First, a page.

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The rise of DIY religion

A fortune teller in Atlantic City, New Jersey. John Greim/LightRocket/Getty Images

Americans may be giving up on religion, but that doesn’t mean spirituality is dead, says Mark Alan Smith in the Persuasion newsletter. Weekly attendance at church has dropped by more than a third since 1991, and the number of non-religious Americans has risen from 6% to 28%. Yet not all of these people have given up on faith – many believe in “supernatural or mystical phenomena”. Forty-one per cent of Americans believe in psychics and 29% in astrology. The “mystical services market”, which includes big-selling astrology apps such as Co-Star, is now worth $2.1bn.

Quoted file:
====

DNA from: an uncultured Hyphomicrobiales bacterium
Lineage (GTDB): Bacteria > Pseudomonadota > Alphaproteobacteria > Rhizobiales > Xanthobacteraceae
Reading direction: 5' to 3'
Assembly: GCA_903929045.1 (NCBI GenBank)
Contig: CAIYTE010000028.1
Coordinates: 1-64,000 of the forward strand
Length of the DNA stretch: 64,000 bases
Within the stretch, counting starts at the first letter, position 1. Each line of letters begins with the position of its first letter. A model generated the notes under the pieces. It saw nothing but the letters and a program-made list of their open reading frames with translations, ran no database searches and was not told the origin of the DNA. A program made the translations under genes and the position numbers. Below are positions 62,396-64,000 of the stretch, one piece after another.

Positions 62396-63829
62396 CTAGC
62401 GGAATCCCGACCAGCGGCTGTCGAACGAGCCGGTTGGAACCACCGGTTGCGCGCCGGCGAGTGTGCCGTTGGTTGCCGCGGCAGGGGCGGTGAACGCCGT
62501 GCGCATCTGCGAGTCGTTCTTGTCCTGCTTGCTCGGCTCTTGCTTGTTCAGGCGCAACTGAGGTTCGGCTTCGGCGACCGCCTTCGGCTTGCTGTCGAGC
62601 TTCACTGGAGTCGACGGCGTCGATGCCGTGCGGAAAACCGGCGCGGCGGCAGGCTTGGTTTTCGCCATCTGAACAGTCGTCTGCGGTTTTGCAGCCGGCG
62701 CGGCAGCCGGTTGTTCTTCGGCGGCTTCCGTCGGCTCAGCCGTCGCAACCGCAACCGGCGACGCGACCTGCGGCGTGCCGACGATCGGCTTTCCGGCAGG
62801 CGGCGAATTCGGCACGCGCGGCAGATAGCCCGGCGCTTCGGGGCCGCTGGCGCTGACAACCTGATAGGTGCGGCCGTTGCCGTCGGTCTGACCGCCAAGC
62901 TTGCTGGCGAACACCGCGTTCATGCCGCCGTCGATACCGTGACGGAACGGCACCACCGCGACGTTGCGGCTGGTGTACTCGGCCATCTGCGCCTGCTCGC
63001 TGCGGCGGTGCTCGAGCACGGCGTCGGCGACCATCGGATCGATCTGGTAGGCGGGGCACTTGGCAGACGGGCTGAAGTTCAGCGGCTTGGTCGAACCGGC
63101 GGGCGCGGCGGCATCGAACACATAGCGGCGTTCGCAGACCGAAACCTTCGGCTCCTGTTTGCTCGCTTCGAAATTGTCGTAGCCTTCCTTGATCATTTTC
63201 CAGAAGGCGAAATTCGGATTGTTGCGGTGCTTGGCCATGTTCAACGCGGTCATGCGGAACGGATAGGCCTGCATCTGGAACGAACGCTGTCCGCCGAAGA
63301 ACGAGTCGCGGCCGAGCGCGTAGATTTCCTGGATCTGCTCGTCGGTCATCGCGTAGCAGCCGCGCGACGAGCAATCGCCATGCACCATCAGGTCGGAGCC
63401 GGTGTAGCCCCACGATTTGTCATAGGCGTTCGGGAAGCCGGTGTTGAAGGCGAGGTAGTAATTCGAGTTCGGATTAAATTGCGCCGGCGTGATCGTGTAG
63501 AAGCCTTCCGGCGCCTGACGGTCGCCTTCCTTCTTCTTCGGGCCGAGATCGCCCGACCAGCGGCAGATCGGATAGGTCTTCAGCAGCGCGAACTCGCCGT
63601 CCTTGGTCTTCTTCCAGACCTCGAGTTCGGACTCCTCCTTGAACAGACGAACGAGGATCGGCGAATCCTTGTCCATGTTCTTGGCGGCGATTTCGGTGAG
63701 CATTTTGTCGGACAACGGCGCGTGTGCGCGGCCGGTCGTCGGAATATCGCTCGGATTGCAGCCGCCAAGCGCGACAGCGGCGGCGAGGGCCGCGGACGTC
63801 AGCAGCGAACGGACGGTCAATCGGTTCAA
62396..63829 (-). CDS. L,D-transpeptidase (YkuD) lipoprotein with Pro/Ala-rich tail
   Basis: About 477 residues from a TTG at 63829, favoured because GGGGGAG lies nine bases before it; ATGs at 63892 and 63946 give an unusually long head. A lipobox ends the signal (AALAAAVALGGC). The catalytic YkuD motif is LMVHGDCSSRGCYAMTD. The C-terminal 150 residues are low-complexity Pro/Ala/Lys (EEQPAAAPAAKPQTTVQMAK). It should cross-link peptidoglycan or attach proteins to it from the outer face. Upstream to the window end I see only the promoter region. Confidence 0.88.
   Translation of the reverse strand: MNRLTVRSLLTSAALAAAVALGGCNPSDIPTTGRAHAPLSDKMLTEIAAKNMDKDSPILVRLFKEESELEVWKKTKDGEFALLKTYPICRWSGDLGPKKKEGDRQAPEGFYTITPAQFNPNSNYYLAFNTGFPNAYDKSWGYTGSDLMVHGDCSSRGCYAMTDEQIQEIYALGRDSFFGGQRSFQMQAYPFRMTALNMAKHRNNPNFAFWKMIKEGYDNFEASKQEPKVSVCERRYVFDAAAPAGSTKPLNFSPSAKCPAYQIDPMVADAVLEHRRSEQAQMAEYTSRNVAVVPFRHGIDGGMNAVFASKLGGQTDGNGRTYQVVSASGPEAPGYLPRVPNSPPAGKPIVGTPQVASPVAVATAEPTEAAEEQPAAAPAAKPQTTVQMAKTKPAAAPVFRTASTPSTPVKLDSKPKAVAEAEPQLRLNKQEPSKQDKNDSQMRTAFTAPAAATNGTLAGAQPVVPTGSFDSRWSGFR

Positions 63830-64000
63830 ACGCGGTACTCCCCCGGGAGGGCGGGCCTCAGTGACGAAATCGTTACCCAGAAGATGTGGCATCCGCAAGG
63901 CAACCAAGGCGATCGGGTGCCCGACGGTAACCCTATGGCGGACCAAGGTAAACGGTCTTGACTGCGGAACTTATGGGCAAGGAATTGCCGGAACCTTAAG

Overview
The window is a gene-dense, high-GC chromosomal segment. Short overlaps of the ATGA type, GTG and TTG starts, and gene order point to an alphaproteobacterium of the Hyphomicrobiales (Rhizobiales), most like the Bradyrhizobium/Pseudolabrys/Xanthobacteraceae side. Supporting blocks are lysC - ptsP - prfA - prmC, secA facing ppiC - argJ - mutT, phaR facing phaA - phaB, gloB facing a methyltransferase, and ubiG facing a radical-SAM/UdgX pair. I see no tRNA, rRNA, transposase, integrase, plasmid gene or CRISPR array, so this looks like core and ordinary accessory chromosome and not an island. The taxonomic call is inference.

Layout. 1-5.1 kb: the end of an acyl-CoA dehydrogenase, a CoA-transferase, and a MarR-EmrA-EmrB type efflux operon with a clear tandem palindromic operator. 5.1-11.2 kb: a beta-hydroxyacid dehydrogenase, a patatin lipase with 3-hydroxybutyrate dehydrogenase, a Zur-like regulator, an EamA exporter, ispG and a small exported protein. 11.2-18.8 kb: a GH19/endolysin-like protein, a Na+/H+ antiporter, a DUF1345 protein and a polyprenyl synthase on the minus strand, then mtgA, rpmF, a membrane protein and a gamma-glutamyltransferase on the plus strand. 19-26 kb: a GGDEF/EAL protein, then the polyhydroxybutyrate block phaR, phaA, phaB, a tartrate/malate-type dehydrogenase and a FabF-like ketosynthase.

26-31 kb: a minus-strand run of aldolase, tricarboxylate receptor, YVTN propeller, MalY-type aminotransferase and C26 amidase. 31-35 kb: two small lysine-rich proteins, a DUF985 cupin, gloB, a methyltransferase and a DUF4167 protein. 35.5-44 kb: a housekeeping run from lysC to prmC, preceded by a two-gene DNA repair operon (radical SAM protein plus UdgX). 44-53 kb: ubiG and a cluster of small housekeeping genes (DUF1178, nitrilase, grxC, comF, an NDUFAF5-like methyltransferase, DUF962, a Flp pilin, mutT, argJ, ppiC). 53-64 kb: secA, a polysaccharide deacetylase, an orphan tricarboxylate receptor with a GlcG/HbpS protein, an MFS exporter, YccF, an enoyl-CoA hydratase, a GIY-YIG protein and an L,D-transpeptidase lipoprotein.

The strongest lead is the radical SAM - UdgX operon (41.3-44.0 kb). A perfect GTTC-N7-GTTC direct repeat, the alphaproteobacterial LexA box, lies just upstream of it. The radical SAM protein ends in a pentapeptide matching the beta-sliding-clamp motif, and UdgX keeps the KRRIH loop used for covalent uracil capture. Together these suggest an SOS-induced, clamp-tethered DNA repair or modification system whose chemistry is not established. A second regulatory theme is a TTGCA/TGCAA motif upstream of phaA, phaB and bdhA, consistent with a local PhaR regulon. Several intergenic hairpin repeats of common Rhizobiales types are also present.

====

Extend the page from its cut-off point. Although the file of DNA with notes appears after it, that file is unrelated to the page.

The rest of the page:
What we’re seeing is a shift towards “do-it-yourself religion”. Americans are retreating from the organised religion of the 20th century and blending beliefs from a range of sources. Gen Zers are the least likely to go to church, but often combine astrology, Tarot cards and meditation with Christian prayer. Even evangelicals mix and match – one in five believes in reincarnation. For decades intellectuals “pined” for an end to religion, which they assumed would usher in an era of “reason” and “science”. If anything, the opposite has happened.

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